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Installing SFTP/SSH Server on Windows using OpenSSH

Microsoft maintains a port of OpenSSH for Windows. You can use the package to set up an SFTP/SSH server on Windows.


Installing SFTP/SSH Server

On Windows 11 and Windows 10

  • On Windows 11:
    • Go to Settings > Apps > Optional features and click on View features.
    • Locate “OpenSSH server” feature, select it, click Next, and then click Install.
  • On Windows 10 (version 1803 and newer):
    • Go to Settings > Apps > Apps & features > Optional features and click on Add a feature.
    • Locate “OpenSSH server” feature, expand it, and select Install.

Binaries are installed to %WINDIR%\System32\OpenSSH. Configuration file (sshd_config) and host keys are installed to %ProgramData%\ssh (only after the server is started for the first time).

You may still want to use the following manual installation if you want to install a newer version of OpenSSH than the one built into Windows.

On earlier versions of Windows

  • Download the latest OpenSSH for Windows binaries (package or
  • As the Administrator, extract the package to C:\Program Files\OpenSSH
  • As the Administrator, install sshd and ssh-agent services:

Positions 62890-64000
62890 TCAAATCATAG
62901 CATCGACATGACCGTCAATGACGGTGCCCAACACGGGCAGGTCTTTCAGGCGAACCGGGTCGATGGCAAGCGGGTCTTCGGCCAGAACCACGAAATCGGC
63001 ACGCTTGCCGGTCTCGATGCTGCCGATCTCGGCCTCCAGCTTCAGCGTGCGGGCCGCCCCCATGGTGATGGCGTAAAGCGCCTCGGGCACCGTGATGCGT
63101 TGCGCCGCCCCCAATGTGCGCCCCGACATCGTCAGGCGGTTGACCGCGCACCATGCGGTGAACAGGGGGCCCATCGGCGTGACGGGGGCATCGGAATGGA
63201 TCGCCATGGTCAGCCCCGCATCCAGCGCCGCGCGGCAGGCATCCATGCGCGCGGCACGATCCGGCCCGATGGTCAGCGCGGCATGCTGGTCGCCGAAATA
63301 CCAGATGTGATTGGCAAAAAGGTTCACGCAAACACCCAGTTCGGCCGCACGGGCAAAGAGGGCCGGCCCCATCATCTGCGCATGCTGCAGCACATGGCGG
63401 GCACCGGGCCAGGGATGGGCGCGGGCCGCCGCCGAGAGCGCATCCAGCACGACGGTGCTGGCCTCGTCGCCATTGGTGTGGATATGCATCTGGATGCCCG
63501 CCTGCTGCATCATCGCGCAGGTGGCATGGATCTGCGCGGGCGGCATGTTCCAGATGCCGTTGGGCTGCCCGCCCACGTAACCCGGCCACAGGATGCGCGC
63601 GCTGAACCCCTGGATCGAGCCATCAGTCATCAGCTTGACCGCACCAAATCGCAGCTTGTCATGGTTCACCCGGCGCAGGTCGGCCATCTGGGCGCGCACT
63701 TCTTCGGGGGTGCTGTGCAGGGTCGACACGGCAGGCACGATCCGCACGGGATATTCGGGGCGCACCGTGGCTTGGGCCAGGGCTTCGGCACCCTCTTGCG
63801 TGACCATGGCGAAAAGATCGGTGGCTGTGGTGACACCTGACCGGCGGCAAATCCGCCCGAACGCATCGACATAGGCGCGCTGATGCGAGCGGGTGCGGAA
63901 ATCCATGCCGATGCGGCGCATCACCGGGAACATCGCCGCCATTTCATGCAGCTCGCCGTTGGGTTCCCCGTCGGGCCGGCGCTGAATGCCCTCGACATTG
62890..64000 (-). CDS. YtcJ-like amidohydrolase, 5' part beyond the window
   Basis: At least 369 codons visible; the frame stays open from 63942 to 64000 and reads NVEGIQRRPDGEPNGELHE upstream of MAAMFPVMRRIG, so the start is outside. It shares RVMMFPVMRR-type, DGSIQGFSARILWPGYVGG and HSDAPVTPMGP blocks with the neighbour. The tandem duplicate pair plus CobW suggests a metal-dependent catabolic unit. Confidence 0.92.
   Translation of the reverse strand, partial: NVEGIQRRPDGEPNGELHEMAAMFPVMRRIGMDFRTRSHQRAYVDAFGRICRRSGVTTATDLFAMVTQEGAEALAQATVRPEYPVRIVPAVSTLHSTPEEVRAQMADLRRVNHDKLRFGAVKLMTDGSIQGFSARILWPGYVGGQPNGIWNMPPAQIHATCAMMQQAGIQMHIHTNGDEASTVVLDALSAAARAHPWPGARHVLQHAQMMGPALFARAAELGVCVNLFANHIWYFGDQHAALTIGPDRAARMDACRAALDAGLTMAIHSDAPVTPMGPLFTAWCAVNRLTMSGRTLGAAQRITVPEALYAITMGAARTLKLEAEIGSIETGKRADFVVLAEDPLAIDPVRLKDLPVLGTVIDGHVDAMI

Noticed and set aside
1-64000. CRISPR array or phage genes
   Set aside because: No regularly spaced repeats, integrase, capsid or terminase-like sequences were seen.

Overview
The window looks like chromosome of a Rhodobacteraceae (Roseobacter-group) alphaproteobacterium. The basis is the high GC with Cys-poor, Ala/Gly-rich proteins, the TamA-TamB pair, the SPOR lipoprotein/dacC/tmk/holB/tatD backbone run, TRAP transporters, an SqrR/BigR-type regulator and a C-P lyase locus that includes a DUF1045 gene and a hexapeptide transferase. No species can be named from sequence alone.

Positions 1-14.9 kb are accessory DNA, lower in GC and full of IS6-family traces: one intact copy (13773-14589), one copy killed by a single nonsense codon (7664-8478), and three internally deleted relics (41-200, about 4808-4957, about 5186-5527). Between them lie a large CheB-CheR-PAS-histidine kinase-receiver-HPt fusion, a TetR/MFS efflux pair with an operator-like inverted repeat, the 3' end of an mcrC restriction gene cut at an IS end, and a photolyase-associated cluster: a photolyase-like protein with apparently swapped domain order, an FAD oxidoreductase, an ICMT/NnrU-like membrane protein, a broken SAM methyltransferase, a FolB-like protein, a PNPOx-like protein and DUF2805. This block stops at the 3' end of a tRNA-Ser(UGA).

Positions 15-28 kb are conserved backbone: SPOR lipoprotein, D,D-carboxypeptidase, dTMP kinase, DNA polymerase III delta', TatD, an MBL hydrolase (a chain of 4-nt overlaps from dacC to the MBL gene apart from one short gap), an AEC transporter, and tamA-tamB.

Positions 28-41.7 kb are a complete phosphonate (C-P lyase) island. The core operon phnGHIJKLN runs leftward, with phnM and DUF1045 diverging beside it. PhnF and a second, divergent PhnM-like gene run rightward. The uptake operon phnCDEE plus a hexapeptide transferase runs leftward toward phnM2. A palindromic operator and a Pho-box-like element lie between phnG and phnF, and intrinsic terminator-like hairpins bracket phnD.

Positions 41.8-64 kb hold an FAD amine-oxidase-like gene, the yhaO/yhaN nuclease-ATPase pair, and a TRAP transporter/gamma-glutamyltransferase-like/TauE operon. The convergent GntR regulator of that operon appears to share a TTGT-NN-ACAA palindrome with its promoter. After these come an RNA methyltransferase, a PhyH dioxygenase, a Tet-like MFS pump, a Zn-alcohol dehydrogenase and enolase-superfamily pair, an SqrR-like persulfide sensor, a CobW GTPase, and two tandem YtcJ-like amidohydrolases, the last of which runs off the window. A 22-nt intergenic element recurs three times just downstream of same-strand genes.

powershell.exe -ExecutionPolicy Bypass -File install-sshd.ps1

Configuring SSH server

  • Allow incoming connections to SSH server in Windows Firewall:
    • When installed as an optional feature, the firewall rule “OpenSSH SSH Server (sshd)” should have been created automatically. If not, proceed to create and enable the rule as follows.
    • Either run the following PowerShell command as the Administrator:
      New-NetFirewallRule -Name sshd -DisplayName 'OpenSSH SSH Server' -Enabled True -Direction Inbound -Protocol TCP -Action Allow -LocalPort 22 -Program "C:\Windows\System32\OpenSSH\sshd.exe"
      Replace C:\Windows\System32\OpenSSH\sshd.exe with the actual path to the sshd.exe (C:\Program Files\OpenSSH\ssh.exe, had you followed the manual installation instructions above).
    • or go to Windows Security > Firewall & network protection1 > Advanced Settings > Inbound Rules and add a new rule for port 22.